Following a successful mating the female will give birth to between 4 and 25 young which are the size of a jellybean. Females only have 13 teats and not all of these will function so some of the young do not survive.
As a marsupial the Viriginia opossum raises its young in a pouch. Despite being highly underdeveloped in most regards their strong front legs mean they can walk from the birth canal up to their mothers pouch.
The young which can reach the pouch and are able to secure a teat will drink milk for the next 50-70 days. Once the young leave the pouch the mother will either leave them in the den while she forages or they may ride on her back.
If a female breeds twice in one year the teats will be enlarged by the suckling of the first litter. A projection called the papilla will emerge from them and the young from the second litter attach to this.
Just before 3 months old the young begin to wean and they have moved on to solid food by 105 days old. Young leave the den soon after this and become independent. Mortality of these young could be as much as 60%.
Sexual maturity is reached at 6 months old for females and 8 months old for the males.
The Virginia opossum is nocturnal. They emerge at night to feed and most of their active hours are spent looking for food.
They make a range of vocalizations. These include a click that is used to attract a mate and hisses when threatened. Young will sneeze to gain attention from their mother.
Virginia opposums are able climbers and spend much of their time in the trees. This is assisted by the opposable toe which helps them to grip branches. Their prehensile tail allows them to wrap it around branches and hang off of it to get around.
The opossum is a solitary animal. Most times if they meet another opossum it will lead to a fight.
These animals do not hibernate and will be active even during the coldest parts of the year.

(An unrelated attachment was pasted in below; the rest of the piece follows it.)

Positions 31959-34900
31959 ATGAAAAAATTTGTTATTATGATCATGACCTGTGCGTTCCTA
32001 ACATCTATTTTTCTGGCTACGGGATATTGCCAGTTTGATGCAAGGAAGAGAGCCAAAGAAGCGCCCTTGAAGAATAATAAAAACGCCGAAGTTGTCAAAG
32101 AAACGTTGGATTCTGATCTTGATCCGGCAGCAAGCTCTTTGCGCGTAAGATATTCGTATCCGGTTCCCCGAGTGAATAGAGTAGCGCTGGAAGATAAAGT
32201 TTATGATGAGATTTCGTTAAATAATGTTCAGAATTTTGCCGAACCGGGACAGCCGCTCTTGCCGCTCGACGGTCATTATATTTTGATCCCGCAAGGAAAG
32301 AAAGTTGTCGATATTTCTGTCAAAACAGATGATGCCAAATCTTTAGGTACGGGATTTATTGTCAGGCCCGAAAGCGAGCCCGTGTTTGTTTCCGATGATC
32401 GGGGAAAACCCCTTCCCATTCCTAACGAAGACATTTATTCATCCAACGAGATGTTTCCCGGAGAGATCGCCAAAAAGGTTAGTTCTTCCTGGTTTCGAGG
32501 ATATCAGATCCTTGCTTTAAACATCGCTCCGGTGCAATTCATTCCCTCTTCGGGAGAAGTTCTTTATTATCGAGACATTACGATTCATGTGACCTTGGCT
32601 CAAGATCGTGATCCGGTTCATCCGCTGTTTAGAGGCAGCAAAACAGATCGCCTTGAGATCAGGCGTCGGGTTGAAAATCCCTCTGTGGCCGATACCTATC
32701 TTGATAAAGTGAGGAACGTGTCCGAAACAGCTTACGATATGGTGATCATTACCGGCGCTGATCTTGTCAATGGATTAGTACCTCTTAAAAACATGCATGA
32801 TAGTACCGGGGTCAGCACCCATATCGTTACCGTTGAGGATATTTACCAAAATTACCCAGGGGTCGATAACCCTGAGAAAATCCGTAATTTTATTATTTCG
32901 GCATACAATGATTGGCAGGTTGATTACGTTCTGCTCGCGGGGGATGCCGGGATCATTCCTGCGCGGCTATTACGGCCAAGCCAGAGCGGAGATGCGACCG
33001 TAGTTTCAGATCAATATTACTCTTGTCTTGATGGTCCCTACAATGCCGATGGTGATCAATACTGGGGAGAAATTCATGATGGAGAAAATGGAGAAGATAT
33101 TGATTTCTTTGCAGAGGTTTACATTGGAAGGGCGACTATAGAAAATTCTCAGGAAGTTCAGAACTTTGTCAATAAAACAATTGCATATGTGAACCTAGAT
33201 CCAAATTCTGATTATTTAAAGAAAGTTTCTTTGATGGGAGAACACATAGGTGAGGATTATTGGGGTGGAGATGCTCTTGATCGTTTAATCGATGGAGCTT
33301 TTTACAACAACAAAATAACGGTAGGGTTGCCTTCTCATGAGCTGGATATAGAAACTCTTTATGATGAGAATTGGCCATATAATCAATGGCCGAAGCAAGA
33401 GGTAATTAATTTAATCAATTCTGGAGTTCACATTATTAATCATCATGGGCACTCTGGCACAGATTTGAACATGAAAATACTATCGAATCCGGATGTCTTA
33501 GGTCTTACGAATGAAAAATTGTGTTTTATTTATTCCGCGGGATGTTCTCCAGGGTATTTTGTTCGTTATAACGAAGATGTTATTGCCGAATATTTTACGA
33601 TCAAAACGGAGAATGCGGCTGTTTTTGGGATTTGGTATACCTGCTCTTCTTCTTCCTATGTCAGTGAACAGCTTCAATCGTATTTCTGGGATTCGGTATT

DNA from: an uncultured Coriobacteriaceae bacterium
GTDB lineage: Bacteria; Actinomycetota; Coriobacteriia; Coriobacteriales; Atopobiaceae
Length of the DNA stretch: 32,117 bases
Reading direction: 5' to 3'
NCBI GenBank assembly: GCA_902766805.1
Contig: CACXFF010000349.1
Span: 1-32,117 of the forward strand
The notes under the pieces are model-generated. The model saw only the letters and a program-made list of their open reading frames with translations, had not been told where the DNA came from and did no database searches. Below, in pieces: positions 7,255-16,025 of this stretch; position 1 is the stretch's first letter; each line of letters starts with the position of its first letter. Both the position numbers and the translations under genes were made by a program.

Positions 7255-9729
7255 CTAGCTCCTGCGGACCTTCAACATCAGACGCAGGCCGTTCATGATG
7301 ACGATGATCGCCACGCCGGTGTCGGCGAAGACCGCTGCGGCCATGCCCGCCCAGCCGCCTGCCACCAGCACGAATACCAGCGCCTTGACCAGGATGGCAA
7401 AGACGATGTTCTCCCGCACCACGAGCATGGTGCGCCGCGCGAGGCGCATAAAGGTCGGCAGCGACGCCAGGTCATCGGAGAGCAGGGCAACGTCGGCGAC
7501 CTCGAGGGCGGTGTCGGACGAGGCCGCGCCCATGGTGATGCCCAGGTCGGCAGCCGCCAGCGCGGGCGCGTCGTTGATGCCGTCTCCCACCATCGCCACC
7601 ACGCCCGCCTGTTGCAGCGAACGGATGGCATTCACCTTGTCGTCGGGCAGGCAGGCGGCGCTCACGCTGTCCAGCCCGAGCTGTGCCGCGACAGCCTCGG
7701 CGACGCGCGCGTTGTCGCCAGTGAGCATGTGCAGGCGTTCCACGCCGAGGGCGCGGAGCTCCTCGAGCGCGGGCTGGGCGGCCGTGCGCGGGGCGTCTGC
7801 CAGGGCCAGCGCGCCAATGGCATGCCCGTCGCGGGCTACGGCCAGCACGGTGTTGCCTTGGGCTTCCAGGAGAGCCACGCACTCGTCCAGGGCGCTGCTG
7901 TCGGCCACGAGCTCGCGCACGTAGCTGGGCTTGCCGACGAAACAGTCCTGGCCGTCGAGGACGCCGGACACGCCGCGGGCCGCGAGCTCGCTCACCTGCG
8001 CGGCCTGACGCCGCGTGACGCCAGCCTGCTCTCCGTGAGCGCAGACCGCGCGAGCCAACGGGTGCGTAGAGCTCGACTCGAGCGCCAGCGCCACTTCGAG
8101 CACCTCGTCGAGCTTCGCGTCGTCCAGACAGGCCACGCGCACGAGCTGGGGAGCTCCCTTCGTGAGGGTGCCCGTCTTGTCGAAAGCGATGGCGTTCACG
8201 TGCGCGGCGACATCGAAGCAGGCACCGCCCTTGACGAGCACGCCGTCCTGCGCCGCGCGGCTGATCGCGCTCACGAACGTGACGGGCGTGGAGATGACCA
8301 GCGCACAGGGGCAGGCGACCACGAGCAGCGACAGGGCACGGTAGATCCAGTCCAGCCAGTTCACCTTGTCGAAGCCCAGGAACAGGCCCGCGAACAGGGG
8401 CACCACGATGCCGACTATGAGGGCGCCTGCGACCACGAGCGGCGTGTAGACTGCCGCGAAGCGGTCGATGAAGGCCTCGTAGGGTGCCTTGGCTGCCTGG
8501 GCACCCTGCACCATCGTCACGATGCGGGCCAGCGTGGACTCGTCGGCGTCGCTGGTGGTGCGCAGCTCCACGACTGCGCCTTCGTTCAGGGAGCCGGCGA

Predators and Threats
They have a number of natural predators including birds of prey such as hawks and owls such as the great horned owl, red foxes, coyotes, raccoons, bobcats and large snakes. Domestic pets such as dogs and cats also pose a threat.
They are immune to the venom of many snakes such as the western diamondback rattlesnake and can survive a bite from them.
To defend against predators they typically play dead as most animals do not eat deceased prey. They can remain like this for up to 4 hours. This is the origin of the phrase ‘playing possum.’ They will also emit a foul odor from their rear.
Humans pose a range of threats including vehicle strike and hunting. Their fur used to be a target as it would fetch a good price but this has now decreased in value.
Opossums live in the Americas while possums can be found in Australia.
Their names come from an Algonquian word ‘apassum’ which translates as ‘white beast.’
Virginia opposums are highly susceptible to frostbite and it is not uncommon for parts of their tail, ears or toes to be missing.
A number of myths surround the Virginia opossum including that they give birth through their nose and that they sleep while hanging by their tail. Both of these are untrue.
The opossum remains unchanged from the time of the dinosaurs and is often called a ‘living fossil.’
The male opossum is known as a ‘jack’ while the female is called a ‘jill.’
Public Domain. USFWS.
By Cody Pope – Wikipedia:User:Cody.pope, CC BY-SA 2.5, https://commons.wikimedia.org/w/index.php?curid=1702717